Throughout the month of February we’re going to be examining some of the top young arms throughout the league and which direction their stock may be pointing heading into the 2014 season. Pitchers without big league experience need not apply
Corey Kluber of the Cleveland Indians is a name that the world is finally becoming familiar with. After never being named amongst the organization’s top prospects and putting up a couple of quietly disastrous stints in the Bigs in 2011 and 12, Kluber’s results finally matched up with his intriguing peripherals and he broke out in a big way in 2013 for the Tribe. At 27, the big, 6’4″ righty is probably too old to be considered a prospect (and may even be a questionable choice considering the topic of this post series) but his arm’s time in MLB is young, so you’re going to read about him.
Kluber possesses an intriguing arsenal of pitches. His slider and changeup both generate whiffs at an above-average rate and his sinker is well equipped for inducing grounders, allowing his to pick his poison for individual offensive strengths. He has posted strong strikeout rates at each level he’s spent much time at in the minors, and while his walk-rate has bounced around a fair bit, it’s been a definite strength for him in his time in the Majors. After a brief 2011 cameo, Kluber made twelve forgettable starts for the 2012 Indians, posting a 5.14 ERA with a still-not-great 3.99 xFIP.
After making two relief appearances, he made his first 2013 start for Cleveland on April 28th against the Royals, going 7 innings and getting 6 strikeouts, and aside from a sprained finger limiting him to only one August start, went on to start 24 games for the Tribe. Kluber excelled in his 147 .1 innings, striking out 8.31 batters per nine innings and putting up an excellent 3.85 ERA, good for 2.7 fWAR. Where he really shined, and part of what makes his profile so intriguing for a young pitcher, is with his command. Kluber limited walks to the tune of 2.02 BB/9, which was not only lower than any mark across his minor league career by almost a quarter batter, but was the 8th best mark in the AL amongst any pitcher with over 140 IP. The results appear to be sustainable, his ERA was actually higher than his 3.10 xFIP, especially if he can hold onto the gains he made with his control. He walked batters even less often after the All-Star break, and the highest mark he posted in any month was a still-excellent 2.54 BB/9 in July, so it’s not as if one could say that batters had figured him out in that regard as the summer wore on. He posted a fairly high HR/FB rate at 12.4%, part of which can be explained by pitching his home games in Cleveland and facing Detroit five times. (33% of Kluber’s homers were given up to Tigers’ hitters, 20% of them to Miguel Cabrera) He also gave up an unusually high line drive rate which led to a higher-than-average BABIP. None of the three stats correlate very well year-to-year, so Kluber can likely expect some positive regression in at least some of those areas in 2014, which bodes well for his ability to repeat his 2013 successes.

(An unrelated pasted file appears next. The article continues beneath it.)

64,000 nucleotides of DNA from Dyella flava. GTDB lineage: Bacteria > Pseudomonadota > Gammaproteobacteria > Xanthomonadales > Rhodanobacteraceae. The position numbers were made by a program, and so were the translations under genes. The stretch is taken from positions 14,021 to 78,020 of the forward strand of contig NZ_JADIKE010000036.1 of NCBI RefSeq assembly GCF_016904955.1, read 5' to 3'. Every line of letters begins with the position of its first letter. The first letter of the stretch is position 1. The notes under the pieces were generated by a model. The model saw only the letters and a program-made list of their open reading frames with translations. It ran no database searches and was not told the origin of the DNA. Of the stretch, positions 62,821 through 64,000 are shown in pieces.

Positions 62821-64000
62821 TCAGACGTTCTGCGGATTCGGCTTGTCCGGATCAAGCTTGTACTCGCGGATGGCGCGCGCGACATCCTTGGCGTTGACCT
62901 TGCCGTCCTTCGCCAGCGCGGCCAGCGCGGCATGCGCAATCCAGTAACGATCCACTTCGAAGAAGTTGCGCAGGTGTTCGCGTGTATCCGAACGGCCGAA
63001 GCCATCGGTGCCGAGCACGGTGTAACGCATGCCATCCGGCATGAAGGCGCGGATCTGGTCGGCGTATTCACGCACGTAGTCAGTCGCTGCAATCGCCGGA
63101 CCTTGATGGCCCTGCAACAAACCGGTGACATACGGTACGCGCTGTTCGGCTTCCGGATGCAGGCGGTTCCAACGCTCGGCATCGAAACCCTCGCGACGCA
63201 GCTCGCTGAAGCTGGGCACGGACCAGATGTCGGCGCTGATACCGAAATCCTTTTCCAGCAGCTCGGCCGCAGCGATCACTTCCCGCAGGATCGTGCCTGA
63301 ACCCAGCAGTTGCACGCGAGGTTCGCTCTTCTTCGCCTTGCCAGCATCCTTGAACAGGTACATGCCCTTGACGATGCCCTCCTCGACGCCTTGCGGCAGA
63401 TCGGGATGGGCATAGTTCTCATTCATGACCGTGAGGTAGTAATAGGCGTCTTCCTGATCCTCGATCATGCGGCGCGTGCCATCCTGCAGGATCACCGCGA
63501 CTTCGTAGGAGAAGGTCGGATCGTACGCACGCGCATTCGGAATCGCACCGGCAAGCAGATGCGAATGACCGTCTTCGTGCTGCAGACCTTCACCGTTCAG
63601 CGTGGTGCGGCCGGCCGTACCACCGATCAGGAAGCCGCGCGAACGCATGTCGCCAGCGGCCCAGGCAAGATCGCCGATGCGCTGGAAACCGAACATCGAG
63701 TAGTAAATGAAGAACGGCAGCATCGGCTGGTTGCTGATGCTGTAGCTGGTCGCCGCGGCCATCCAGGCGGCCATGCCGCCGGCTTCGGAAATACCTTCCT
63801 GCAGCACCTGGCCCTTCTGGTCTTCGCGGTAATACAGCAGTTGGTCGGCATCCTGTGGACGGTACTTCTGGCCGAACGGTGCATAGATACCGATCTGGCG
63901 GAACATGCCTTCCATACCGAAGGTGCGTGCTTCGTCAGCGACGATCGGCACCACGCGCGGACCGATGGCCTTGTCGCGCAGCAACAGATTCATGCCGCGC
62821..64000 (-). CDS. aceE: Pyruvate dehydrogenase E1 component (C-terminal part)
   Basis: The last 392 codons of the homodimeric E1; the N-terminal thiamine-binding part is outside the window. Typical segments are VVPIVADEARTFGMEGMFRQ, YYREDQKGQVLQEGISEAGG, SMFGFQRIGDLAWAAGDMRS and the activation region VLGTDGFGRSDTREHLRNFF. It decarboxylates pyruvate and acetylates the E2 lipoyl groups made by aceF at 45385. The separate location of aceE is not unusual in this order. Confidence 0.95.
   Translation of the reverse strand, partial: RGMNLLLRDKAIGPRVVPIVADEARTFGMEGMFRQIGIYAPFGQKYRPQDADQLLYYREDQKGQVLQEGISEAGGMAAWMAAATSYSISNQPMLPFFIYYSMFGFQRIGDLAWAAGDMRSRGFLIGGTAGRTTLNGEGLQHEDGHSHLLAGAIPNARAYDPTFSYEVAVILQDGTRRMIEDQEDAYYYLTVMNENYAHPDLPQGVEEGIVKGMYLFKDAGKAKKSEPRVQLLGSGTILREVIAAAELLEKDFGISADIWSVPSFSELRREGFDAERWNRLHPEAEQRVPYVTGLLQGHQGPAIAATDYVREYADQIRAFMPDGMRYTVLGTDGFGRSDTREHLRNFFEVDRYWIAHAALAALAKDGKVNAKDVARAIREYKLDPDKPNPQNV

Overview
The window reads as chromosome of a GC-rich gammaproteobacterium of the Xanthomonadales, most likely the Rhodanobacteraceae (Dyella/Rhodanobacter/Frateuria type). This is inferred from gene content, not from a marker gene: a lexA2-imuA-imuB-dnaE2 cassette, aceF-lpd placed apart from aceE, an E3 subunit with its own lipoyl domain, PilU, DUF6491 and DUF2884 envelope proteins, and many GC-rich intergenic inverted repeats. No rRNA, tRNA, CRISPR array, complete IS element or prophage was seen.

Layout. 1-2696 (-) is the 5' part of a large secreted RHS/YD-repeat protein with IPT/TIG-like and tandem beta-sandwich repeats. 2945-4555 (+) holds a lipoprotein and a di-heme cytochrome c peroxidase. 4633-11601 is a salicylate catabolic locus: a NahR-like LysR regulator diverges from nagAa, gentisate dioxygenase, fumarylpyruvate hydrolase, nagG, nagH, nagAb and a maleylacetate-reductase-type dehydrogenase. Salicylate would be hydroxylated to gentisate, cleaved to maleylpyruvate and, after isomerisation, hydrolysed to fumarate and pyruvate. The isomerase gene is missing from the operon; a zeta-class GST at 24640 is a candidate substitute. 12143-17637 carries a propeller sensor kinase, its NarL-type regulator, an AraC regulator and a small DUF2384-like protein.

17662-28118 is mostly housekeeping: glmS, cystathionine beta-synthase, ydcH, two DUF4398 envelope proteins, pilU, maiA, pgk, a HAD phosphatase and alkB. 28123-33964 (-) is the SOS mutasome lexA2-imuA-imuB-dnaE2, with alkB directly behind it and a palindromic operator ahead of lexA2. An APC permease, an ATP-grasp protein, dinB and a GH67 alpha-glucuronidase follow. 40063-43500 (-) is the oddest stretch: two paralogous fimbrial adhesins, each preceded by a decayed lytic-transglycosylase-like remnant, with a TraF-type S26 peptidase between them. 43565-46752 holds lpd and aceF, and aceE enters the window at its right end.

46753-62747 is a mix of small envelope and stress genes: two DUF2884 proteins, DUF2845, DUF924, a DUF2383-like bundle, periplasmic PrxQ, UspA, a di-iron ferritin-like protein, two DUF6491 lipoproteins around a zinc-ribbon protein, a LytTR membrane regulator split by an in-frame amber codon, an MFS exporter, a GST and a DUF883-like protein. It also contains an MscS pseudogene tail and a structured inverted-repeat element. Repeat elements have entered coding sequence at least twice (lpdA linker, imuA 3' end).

The path ahead for Corey Kluber looks clear and rosy. His rotation spot should be uncontested and with his diverse skills and consistent improvement, he figures to be a name to watch in 2014, especially with a bit of positive regression in the BABIP and homer categories. Projection system Steamer is predicting some serious negative regression for the righty, calling for a large bump up in walks and a fair amount less strikeouts, but the computer factors in all of Kluber’s minor league travels and all of their inconsistency. It may be safe to not expect him to post Cliff Lee-esque rates in 2014, but expecting massive decline may be overcorrecting. Considering that the ‘serious negative regression’ I’ve mentioned amounts to the 27 year old being projected to post a 3.70 FIP, I think it’s safe to say that Cleveland’s front office is mighty happy with the gem they’ve unearthed from the basement of their farm system.